4. Indeed, Junker is right: the British public have been fed 40 years of lies and even racism – from their own leaders. Lies about the benefits of belonging to the EU and racism against their own people, in that we must all change ways to accomodate the rest of the world’s screwed up notions of ‘tolerance’ and forget that we have a long history of independence.

    Christopher is quite right that many other countries do not understand the way Brits look at the world – and I doubt they ever will. Too much history has passed between the UK and ‘that lot’ on the continent to be otherwise.

    I suspect that the mob trying to enforce even closer union by contemptuously dismissing the very different cultures that make up the EU will find that their efforts will be in vain – and, indeed, counterproductive. Well, I hope so.

  5. Interesting. There can be no doubt that continental politicians have always failed to grasp the basic fact that the Inselaffen have never, ever, thought of themselves as ‘European’ despite the best efforts or our elected (and mostly unelected) representatives.

    By the way, I am proud to be an Inselaffe.


  6. Boadicea: Sweden, Finland, Denmark, Poland, Czechia, Slovakia, Poland and Hungary have already undergone “internal withdrawals”. They are still formally members of the EU, but have by all means and purposes chosen to ignore Brussels and scarcely engage the EU beyond saying “no”. The Netherlands and France aren’t far behind. When that happens, the EU will well and truly be buggered. Italy is another tinder box.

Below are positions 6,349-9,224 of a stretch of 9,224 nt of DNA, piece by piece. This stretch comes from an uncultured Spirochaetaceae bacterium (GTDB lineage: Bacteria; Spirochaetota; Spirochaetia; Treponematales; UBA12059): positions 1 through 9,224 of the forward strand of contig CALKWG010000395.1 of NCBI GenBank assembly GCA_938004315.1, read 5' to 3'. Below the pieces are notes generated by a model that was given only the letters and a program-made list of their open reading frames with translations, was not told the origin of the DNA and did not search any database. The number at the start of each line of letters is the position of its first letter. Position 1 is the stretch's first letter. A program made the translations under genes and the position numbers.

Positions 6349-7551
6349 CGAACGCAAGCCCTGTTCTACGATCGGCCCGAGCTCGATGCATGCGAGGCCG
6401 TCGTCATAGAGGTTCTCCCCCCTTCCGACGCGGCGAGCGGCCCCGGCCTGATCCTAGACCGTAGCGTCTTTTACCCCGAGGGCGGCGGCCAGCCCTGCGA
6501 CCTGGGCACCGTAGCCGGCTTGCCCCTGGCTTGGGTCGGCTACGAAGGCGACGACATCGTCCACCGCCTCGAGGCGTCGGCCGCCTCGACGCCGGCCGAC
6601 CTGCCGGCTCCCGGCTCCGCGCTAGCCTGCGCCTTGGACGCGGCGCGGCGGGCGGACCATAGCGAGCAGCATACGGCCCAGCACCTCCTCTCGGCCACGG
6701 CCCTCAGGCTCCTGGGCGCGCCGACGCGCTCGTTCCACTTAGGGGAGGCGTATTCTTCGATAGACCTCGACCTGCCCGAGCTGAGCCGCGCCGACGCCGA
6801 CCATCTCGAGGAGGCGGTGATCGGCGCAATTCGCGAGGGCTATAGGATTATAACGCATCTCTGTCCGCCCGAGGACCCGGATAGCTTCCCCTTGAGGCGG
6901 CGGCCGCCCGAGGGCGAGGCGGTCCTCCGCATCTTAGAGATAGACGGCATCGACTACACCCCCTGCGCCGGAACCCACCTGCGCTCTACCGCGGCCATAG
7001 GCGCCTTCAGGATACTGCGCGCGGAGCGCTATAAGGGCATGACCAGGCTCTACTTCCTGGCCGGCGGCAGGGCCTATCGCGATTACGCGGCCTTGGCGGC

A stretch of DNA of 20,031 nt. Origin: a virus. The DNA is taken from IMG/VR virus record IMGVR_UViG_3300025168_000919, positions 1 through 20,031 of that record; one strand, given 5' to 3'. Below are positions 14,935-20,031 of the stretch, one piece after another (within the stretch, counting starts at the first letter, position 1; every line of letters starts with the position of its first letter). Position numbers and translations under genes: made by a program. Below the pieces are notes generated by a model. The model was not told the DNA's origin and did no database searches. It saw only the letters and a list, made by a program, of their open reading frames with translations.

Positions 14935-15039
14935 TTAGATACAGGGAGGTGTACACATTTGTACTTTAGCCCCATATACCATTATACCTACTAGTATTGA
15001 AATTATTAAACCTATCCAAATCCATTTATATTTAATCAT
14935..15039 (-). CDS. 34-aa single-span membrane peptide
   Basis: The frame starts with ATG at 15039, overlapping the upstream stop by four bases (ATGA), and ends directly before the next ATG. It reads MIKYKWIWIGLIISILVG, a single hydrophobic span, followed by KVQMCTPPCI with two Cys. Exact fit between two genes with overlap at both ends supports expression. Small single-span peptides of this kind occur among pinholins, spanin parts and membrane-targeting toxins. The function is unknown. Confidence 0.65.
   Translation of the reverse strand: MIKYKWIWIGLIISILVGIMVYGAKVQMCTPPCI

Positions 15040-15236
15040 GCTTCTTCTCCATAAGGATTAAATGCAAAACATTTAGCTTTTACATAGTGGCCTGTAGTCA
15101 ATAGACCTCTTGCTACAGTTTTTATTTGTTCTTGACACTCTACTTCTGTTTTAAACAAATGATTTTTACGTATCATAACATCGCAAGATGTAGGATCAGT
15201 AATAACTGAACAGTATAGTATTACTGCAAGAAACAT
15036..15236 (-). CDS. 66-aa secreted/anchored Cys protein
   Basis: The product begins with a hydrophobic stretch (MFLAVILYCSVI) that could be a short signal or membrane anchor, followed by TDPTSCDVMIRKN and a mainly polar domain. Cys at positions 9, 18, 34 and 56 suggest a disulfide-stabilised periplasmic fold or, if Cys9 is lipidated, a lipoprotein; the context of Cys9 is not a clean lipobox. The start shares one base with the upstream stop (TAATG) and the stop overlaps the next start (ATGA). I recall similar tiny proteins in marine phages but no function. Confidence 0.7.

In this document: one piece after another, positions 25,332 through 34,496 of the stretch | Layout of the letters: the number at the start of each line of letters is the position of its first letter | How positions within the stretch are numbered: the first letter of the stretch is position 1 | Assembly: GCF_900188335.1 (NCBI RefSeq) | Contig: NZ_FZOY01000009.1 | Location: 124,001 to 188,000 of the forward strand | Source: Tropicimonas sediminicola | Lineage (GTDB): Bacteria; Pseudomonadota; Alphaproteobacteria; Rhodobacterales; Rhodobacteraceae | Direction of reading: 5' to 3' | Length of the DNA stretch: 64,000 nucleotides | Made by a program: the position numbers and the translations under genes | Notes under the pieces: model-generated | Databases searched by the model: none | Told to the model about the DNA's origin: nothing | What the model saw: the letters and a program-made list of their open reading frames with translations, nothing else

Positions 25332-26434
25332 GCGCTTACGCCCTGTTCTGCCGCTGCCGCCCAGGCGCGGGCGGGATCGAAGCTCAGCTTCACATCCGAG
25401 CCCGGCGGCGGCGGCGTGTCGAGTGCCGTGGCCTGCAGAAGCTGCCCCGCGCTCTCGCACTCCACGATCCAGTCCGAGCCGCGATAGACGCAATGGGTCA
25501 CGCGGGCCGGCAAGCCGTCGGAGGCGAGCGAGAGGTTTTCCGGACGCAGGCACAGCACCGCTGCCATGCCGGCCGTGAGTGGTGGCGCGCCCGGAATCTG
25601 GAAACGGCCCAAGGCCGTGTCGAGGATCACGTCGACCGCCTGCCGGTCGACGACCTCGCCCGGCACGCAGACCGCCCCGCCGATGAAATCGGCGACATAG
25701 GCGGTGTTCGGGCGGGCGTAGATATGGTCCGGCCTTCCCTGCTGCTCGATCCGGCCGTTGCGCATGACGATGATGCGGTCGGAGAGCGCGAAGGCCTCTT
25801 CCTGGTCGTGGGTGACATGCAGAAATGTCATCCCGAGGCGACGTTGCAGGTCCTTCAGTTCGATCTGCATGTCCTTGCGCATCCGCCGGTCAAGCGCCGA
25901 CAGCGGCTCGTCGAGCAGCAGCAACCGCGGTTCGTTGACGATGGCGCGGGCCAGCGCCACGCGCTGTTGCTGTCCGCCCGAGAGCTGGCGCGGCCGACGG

Oz: Ted Heath was convinced that “Europe” would become the heart and soul of Britain’s political life. His assessment, as with most things related to Ted Heath, was an abject failure and abortion. Even most remoaners are more upset about losing easy access to continental junkets and ephemeral job opportunities than about any real “European” ideal.

    I can’t say I’m proud to be an Inselaffe, but I understand and sympathise with them better than I do with these thick-o continental types. Empiricism means nothing here and to them. Then again, I’ve long been the Tom Hagen of the Inselaffen family.

  7. Christopher – Consider yourself an honorary Inselaffe if you wish and I hope you will. You write English better than most anyway and your comments reveal fundamental doubts about the European ‘Project’.


  8. Oz: I’m chuffed to bits to refer to myself as an honorary Inselaffe or, more politely, fully Anglicised Hun. I’ve managed to find myself in hot water in Germany for referring to JC Plonker as the “disgraced former PM of a glorified tax haven that doubles as a petrol station”. The British learnt their lessons centuries ago. Continentals continue to bash their heads against walls hoping that the next time it won’t hurt!

  9. Definitely all of the above.

    Whilst we are at it can we not get rid of that bloody tunnel and cut down the ferries? We never were part of Europe, why bother pretending?